An important factor in symptom control of COVID-19 has been decision-making difficulties by professionals. The scarce evidence and heterogeneity of the available protocols, have led the way to difficulties in the suitableness of the therapeutic effort and, on occasions, poor control of symptoms. This has frequently been conditioned by fear and ignorance of the side effects of drugs in the context of respiratory failure.

Contributing input in the care of end-of-life patients in the face of a possible new epidemic

The challenges to improve the palliative care response during the epidemic, fall on healthcare professionals, scientific societies, and PC professionals.

PC teams must know how to interpret the complexity of these patients and position themselves as the healthcare referents in the patient’s end-of-life care. We suggest that the subsequent COVID units are linked to a PC reference team, to share in decision-making, to advise and monitor symptom control, and to quickly address emotional distress. At-home healthcare teams (including nursing homes) must incorporate palliative care at home teams to have the necessary support in symptom control and decision-making. This step will only be achieved if we are conscious not only that PC must be functionally integrated into the different teams that care for patients with advanced and life-threatening diseases, but that also this contributed input is distinguishable and it provides knowledge and skills that are PC-specific. We hope and wish that many of the PC teams in our country will also broadcast their vision, adding their experience and work elements to improving the care of patients in need of palliative care.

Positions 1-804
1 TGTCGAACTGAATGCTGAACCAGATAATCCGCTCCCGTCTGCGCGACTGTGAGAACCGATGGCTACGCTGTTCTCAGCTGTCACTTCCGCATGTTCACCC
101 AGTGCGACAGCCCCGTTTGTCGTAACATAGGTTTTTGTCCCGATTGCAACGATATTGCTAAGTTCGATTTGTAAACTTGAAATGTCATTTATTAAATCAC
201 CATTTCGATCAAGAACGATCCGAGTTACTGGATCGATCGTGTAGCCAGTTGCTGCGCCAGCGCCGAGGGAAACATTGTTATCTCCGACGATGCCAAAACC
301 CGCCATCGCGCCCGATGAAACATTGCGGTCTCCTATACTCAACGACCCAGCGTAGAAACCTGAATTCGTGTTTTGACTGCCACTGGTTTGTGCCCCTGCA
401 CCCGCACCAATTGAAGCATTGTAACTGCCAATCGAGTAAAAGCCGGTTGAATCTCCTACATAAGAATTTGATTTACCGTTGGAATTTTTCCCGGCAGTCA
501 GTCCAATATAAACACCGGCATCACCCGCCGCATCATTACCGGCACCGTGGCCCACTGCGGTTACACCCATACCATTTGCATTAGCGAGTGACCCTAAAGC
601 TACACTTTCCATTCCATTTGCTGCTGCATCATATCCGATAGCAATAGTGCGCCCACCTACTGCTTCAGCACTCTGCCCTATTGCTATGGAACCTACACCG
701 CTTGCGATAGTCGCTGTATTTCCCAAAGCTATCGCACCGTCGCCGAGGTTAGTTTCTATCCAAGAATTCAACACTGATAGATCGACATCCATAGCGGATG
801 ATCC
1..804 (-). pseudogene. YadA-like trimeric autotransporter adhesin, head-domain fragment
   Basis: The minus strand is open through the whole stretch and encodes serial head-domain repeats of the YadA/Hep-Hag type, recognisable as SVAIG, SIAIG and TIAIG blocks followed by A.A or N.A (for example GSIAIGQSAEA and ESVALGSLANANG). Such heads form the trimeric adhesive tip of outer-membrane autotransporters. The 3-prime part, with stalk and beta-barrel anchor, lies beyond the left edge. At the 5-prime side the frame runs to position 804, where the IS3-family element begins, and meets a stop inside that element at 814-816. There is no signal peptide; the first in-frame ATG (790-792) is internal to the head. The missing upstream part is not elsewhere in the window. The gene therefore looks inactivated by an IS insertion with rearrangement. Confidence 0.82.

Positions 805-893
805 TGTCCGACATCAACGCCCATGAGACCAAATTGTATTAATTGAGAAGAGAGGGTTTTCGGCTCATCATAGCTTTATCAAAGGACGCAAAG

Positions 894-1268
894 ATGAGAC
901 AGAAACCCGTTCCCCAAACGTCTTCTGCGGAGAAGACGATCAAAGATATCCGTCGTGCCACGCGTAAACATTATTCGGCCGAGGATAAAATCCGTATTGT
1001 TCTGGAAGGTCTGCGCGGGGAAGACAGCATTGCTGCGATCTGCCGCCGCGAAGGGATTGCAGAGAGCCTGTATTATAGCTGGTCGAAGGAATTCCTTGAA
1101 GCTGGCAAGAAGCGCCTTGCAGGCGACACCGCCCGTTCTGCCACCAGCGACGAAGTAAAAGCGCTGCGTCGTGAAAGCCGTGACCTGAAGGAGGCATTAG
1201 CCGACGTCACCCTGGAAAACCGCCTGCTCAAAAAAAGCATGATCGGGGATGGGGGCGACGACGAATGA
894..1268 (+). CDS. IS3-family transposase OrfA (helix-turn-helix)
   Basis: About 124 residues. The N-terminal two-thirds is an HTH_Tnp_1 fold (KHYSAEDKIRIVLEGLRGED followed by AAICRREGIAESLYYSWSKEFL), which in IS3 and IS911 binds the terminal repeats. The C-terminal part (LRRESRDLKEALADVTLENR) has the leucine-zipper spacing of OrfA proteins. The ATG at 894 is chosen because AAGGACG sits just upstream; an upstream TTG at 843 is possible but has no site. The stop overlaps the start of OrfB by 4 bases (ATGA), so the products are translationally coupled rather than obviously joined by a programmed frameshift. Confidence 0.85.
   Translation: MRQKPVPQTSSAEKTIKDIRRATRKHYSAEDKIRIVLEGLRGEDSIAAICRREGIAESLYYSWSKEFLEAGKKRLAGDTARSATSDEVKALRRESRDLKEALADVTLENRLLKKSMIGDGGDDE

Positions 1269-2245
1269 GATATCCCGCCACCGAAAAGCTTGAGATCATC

Let's hope that the scientific societies accept the challenge to agglomerate the knowledge surging from the pandemic and to help increase its generation and dissemination. This committal also includes continuing in their endeavours for Palliative Care to be recognised as an area of knowledge in its own right, in a formula yet to be determined, and its implementation in all the undergraduate teaching programmes of the interconnected disciplines. This will further the guarantee that healthcare professionals can acquire these end-of-life transversal competencies.

Conclusions

The COVID-19 pandemic that we are still living at the present time is beginning to provide us with elements for reflection that we believe are interesting. In Table 3 we have provided a summary suggesting some actions that can be carried out to improve the intervention of the PC teams. In short, the abruptness with which the events of the current pandemic have occurred (and are occurring) may allow us to explain everything we have been through so far and all the aforementioned actions, but it would inexplicable if we have not learned the lesson and trip twice on the same stone.

Table 3.

Specific proposals when faced with new outbreaks of COVID-19 or related diseases in reference to competencies in PC.